4 Types of Stainless Steel
The term 'stainless steel' can be used to refer to a range of different iron-based alloys: any such alloy containing a minimum of 10.5% chromium can be considered a stainless steel. Varying this amount, as well as adding other materials including molybdenum, nickel, carbon and manganese, results in different types of stainless steel to suit different applications.
Stainless steel is generally divided into four distinct groups:
- Austenitic. The austenitic group comprises the most common types of stainless steel. Austenitic stainless steels, in comparison with other types, contain elevated levels of chromium, molybdenum and nickel. They are particularly versatile and are renowned for displaying excellent strength and malleability.
- Ferritic. Containing anywhere between 10.5% and 30% chromium, ferritic stainless steels usually have low carbon consistencies of not more than 0.1%. Ferritic stainless steels are magnetic and are primarily chosen for their resistance to temperature oxidation and stress corrosion cracking.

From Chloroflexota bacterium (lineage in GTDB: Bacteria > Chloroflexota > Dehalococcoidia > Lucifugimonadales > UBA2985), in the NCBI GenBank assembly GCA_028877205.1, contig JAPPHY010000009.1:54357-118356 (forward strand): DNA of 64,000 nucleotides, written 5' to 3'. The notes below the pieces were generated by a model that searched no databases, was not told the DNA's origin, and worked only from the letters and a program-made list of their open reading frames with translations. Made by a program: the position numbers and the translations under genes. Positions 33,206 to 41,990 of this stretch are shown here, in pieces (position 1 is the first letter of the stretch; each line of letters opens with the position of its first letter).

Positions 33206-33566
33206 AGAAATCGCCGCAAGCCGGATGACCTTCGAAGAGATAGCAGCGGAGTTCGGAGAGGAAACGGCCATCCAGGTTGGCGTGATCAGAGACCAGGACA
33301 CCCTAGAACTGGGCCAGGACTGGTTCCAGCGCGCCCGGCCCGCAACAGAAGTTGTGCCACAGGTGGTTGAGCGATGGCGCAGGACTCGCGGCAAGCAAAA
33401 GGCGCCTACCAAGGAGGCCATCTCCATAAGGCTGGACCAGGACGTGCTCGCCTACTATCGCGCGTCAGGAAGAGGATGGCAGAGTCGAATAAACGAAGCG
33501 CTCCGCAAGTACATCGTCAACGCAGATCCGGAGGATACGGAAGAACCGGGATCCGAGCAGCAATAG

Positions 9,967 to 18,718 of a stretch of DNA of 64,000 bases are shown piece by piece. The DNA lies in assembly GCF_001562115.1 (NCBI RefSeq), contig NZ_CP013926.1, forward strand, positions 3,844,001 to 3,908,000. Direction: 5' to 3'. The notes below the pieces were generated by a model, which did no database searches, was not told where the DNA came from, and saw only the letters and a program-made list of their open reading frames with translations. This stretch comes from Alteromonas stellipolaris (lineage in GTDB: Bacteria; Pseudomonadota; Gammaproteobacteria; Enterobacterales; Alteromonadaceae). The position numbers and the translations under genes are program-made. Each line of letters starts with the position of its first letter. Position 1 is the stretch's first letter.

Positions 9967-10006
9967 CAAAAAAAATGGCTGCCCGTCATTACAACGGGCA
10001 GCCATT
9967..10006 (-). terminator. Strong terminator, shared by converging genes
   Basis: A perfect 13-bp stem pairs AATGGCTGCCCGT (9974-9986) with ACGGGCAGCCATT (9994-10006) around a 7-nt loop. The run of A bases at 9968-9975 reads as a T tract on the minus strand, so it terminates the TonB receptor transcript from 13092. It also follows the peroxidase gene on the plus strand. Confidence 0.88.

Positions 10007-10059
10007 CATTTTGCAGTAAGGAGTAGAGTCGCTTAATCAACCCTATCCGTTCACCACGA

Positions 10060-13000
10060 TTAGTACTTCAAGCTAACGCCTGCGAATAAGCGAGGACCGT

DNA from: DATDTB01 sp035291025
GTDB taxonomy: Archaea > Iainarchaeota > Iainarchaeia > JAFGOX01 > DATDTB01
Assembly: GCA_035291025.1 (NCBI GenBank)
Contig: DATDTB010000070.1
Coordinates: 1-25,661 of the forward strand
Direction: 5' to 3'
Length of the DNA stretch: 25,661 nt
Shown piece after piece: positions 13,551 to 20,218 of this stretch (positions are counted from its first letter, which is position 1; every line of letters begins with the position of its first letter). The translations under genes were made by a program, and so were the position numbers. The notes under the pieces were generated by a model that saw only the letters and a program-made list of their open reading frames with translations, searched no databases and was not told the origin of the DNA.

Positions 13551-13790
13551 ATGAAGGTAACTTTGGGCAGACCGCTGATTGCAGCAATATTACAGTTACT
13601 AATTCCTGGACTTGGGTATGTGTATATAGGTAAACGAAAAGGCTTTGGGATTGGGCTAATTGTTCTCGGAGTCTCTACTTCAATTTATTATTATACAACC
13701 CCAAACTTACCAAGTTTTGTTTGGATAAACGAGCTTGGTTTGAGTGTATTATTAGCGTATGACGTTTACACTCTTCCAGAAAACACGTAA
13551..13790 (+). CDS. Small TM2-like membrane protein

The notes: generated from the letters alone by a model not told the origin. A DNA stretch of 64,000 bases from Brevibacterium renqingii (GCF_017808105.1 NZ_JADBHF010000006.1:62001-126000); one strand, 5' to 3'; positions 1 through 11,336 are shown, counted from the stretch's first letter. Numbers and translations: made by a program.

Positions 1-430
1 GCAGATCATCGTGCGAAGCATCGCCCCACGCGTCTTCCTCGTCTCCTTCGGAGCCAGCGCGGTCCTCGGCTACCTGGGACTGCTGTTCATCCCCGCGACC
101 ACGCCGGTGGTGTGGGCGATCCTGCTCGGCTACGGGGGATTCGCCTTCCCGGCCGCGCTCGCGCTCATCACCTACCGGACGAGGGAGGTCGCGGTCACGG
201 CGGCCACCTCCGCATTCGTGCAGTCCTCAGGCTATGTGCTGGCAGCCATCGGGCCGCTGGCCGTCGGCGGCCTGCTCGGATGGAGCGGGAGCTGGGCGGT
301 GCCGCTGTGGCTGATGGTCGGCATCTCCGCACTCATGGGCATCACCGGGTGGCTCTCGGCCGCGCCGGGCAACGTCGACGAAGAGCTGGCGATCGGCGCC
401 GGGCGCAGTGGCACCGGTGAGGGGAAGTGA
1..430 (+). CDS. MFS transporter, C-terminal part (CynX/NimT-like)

- Duplex. Duplex stainless steel combines the austenitic with the ferritic, resulting in a metal that is stronger than both: this higher strength can lead to considerable weight reductions. Its excellent resistance to corrosion, even in demanding environments, make it perfect for use in marine applications.
- Martensitic. Structurally similar to ferritic stainless steel but with an elevated carbon content (up to 1.2%), martensitic stainless steel can be hardened to a large degree. They are especially useful for creating medical tools and surgical instruments.
At BS Stainless, we employ a cherry-picked team of technical experts who are able to give clear, authoritative advice on choosing the most suitable type of stainless steel for any given application. Contact the team today and, to receive more articles like this, please subscribe to the BS Stainless newsletter. We also invite you to follow us on social media ( facebook, twitter and linkedin).